Nobody ever died from architecture. Bad engineering? Yes. But, not from architecture. Yet, by basing state registration laws for architects on the same public protection rationale as the ones for engineers, the profession relies on the fear of unsafe structures to promote or enforce the hiring of architects. A more successful marketing strategy would be reality-based, not fear-based. The reality is that architects, of course, do protect the public, and they do that in their role as engineering generalists coordinating engineering specialists. But it is the science, not the art, that does the protecting.

The confusion arose about 150 years ago when the AIA’s founding principles promoted “architectural science,” its admission standards required expertise in “architectural science,” and its national campaign for registration laws focused on regulating “architectural science.” This scientific focus was quite logical because objective, measurable fields are naturally compatible with regulation. Unfortunately, somewhere along the way, the crucial word “science” was dropped from the legal effort. This historical accident leaves the false impression that governments can regulate the entire artistic enterprise of architecture.

It is no accident, of course, that the legal legitimacy of professions—just like their ethical legitimacy—rests on their objective ability to protect human survival. Medicine protects health, law protects justice, and engineering protects safety. A lapse in any of these three can take human life, and therefore, governments grant the professions that protect the citizenry special monopoly privileges to practice.

Napoleon Bonaparte believed that all accidents are just fate misnamed. It would be a tragic fate indeed for architects to allow the very narrow (though important) description that law and ethics dictate for the profession of architecture to limit the very broad and generous reality of the discipline as a whole. Yet architects make this mistake all the time. They justify their artistic choices to clients and communities on purely scientific grounds.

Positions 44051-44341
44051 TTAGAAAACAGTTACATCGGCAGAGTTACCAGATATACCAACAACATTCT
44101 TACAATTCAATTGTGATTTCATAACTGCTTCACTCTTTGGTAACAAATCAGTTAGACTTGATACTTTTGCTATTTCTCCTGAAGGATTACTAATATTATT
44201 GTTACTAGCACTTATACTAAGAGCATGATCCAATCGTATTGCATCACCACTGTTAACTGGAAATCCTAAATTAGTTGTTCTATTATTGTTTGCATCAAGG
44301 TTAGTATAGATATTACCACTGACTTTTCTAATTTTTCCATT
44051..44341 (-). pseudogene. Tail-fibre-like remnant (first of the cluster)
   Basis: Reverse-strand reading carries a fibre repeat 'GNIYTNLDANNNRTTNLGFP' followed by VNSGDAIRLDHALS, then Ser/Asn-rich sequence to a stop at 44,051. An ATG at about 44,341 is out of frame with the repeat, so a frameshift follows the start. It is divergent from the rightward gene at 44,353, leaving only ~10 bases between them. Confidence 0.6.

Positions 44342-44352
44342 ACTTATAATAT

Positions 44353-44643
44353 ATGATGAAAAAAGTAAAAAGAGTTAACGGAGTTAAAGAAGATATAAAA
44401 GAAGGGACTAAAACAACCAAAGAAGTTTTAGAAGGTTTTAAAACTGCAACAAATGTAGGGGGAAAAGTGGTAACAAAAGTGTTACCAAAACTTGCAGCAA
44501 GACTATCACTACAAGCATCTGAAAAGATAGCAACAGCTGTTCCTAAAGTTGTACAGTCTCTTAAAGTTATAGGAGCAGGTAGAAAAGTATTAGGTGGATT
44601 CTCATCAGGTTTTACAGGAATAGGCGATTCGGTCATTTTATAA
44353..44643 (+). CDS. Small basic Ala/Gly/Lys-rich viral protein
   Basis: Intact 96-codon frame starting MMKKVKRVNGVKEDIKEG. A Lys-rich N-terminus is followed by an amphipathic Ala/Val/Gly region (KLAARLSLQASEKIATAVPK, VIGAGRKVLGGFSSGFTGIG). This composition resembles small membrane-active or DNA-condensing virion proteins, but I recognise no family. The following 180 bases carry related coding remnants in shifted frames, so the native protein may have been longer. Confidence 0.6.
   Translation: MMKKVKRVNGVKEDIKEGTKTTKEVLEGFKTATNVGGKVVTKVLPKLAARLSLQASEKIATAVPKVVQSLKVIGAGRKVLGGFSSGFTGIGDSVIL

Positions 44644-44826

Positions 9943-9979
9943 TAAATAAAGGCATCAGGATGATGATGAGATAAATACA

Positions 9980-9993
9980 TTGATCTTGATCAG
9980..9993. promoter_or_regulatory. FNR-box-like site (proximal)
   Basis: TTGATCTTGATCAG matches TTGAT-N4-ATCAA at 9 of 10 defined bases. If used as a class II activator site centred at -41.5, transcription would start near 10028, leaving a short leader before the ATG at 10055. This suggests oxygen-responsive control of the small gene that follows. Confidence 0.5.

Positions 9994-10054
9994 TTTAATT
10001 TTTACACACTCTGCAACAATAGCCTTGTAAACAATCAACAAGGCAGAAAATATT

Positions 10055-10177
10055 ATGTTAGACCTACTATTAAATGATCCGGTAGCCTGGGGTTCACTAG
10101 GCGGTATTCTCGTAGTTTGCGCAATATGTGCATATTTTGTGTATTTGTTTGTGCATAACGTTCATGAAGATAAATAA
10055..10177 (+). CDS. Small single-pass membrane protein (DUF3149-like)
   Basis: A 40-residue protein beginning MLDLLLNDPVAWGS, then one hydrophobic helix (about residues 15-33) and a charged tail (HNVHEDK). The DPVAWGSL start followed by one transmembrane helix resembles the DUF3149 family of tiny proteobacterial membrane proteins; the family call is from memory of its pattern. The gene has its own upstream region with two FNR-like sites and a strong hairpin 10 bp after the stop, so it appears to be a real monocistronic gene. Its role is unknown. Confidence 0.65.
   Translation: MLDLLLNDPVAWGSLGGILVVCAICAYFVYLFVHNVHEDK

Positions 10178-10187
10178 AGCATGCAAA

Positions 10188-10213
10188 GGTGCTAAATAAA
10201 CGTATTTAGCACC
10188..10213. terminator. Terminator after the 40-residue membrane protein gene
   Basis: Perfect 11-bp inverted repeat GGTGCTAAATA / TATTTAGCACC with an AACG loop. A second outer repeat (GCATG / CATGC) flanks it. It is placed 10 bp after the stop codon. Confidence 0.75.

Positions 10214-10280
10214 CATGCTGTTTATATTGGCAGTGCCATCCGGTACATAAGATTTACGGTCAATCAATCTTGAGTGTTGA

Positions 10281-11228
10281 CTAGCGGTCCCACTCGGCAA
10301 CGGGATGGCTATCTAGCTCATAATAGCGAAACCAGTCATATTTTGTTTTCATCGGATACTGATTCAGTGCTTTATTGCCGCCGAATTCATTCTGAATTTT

Once in a while, an example of this misleading behavior even rises to the level of the AIA National Ethics Council, which, in 2006, heard the case of an architect who testified to the local zoning board that she needed to raise the elevation of a flat, multiacre suburban home site by several feet because of its peculiar drainage characteristics. Turns out the clients just had an aesthetic preference for living on a hill. All the months of earthmoving resulted in neighborhood flooding and property damage, all because of a made-up scientific argument to get artistic results.

While this architect’s ruse was egregious, it still points to a pervasive fear many practitioners share: a fear of the legitimacy of aesthetics. Aesthetics covers the multitudes of design choices that are not engineering choices—the utilitas and venustas, if not the firmitas. For architects to hide two-thirds of their work under the legitimacy of the other one-third is a frustrating and unprofitable exercise at best—especially if that two-thirds is the part they care more about and that distinguishes them from other professionals.

An accident of history has seduced architects into an easy reliance on their narrow and misleading legal legitimacy. But accidents can become the best opportunities, and architecture’s fate is not sealed.

Victoria Beach, AIA